Wednesday, 4 September 2013

India widens footprint at MAKS-2013

Thanks to expanding overall defence cooperation with Russia, India considerably widened its footprint at the 11th International Aerospace Show – MAKS-2013 held last week in Zhukovsky – a satellite town of the Russian capital.
This year the premier Indian aerospace giant Hindustan Aeronautics Limited (HAL) and New Delhi-based Indo-Russian joint venture – BrahMos Aerospace Limited set up impressive stalls in the prestigious front row pavilions next to the main Russian pavilion of the United Aircraft Corporation – an umbrella organisation for virtually entire military and civilian aircraft industry of the former Soviet Union.
Over 900 Russian and foreign aerospace companies from 43 countries had taken part in the MAKS-2013.
The history of this biggest Russian aircraft salon began in the summer of 1992 as the Moscow Air Show – to show the world that in spite of the Soviet collapse a few months earlier, the Russian aircraft industry was ‘alive and kicking’.
Since 1993, it is being held at alternate years at the Ramenskoe airfield of the Gromov Flight Research Institute, which boasts of the Europe’s longest runway of 5403 metres.
In this year’s edition, BrahMos Aerospace Limited, a joint venture between India’s Defence Research and Development Organisation (DRDO) and Moscow-based NPO Mashinostroyenie, had for the first time displayed the aerial of version of the ‘world’s best’ supersonic cruise missile for Sukhoi Su-30MKI multi-role fighter with a catchy slogan: Many Missions, Many Targets – One Missile System.
It had also displayed a model of submarine with a battery of underwater launched BrahMos cruise missiles, giving it the capability of precision strikes at the land targets of the enemy.
However, the interaction in the field of joint development of military aircraft is the main thrust of India-Russia defence cooperation, which has confidently transcended from ‘buyer-seller’ relationship to joint research, development and manufacture of new cutting-edge platforms. HAL is the main player in this mutually beneficial cooperation with Russia.
The development of Sukhoi Su-30MKI multi-role fighter in mid-1990s on the basis of Su-27UB trainer aircraft is the first success story of India-Russia cooperation in aircraft building. It is the product of joint efforts of Russian designers and engineers and experts of HAL and the Indian Air Force.
“This aircraft was tailor-made to meet the requirements of the Indian Air Force,” Managing Director of HAL’s Nasik (MiG) Complex, S Subrahmanyan told this writer at MAKS-2013.
Under the Sukhoi transfer- of- technology (ToT), today HAL is assembling these state-of-the-art fighters at its Nasik Complex, simultaneously with the production of AL-31FP aircraft engines at its Sukhoi Engine Division in Koraput.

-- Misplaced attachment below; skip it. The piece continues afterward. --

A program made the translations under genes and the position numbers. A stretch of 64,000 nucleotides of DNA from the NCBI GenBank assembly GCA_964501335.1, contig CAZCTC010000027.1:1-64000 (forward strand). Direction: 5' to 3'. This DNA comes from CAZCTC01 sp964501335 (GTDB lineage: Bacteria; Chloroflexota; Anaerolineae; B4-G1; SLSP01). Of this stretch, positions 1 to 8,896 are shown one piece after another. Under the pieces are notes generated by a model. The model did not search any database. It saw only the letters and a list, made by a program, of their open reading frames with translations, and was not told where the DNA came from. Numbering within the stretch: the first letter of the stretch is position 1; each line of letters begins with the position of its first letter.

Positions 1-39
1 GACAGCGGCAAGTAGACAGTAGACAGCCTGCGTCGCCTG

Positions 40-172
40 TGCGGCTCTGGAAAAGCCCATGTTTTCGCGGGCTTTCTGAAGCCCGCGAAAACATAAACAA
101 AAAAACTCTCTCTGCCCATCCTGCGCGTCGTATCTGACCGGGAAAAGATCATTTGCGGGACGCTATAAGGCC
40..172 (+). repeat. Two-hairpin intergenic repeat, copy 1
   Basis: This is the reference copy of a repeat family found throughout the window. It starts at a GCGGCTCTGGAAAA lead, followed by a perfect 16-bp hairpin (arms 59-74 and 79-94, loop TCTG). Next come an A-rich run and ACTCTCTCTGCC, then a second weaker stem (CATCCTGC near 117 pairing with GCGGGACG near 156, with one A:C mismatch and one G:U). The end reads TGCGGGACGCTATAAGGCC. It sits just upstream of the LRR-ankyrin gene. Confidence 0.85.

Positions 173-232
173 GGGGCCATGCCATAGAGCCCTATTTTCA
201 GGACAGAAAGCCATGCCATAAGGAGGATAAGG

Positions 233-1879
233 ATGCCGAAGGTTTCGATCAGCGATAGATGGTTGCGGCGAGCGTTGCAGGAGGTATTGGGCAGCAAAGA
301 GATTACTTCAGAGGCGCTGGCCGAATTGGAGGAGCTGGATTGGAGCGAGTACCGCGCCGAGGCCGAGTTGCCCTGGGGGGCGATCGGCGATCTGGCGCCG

It is no secret that today this multi-role fighter is Russian defence industry’s ‘hottest’ export item. Not only this, HAL is also supplying avionics for Su-30 series fighters exported by Russia to third countries.
However, the cooperation of HAL with Russian aircraft designers, which began in 1964 with the assembly of MiG-21 fighters under Soviet license, has now entered into a qualitative new phase.
Under the Indo-Russian government agreements HAL is currently working with Russia on two joint projects for the development and production of futuristic fifth generation fighter (FGFA) and Multi-role Transport Aircraft (MTA) for the armed forces. A joint venture company has already been set up to implement the MTA project.
FGFA is an outstanding example of strategic partnership between India and Russia. It is based on Sukhoi’s T-50 PAK-FA project. HAL Nasik complex MD, S. Subrahmanyan, who looks after the joint projects with Russia, told that a team of 25 Indian experts was based in Moscow and the two sides have almost completed ‘deep design phase’ (DDP) for the Indian variant of the FGFA, which would be lighter because of massive use of composite materials than the all metal T-50 prototypes. At the MAKS-2013 air show three T-50 aircraft gave an impressive demonstration of its aerobatics skills.
Subrahmanyan expressed confidence that the first jointly designed prototype will take to skies in 2015 and the induction of FGFA could began as early as 2017.
Air shows are also used as a venue to sign major business contracts. Under the Indian government’s offset requirements Russia’s MiG fighter jet maker has signed two additional contracts with an Indian private company worth a total US$ 55 million.
However, the biggest surprise of the MAKS-2013 for Indian visitors was the mobile integrated TOR-1 ME air defence surface-to-air missile system mounted on TATA cross-country 6×6 and 8×8 truck chassis. According to its manufacturer Almaz-Antei Concern’s representatives, it was the Indian customer’s desire to mount their complex on TATA chassis, which were brought from India to Russian plant for fitting the missiles module, loader and command post.
They did not rule out that other foreign buyers of this highly effective air defence system for the protection of high value assets could also ask for installing the Russian system on Indian vehicles. This could become another example of growing India-Russia cooperation.

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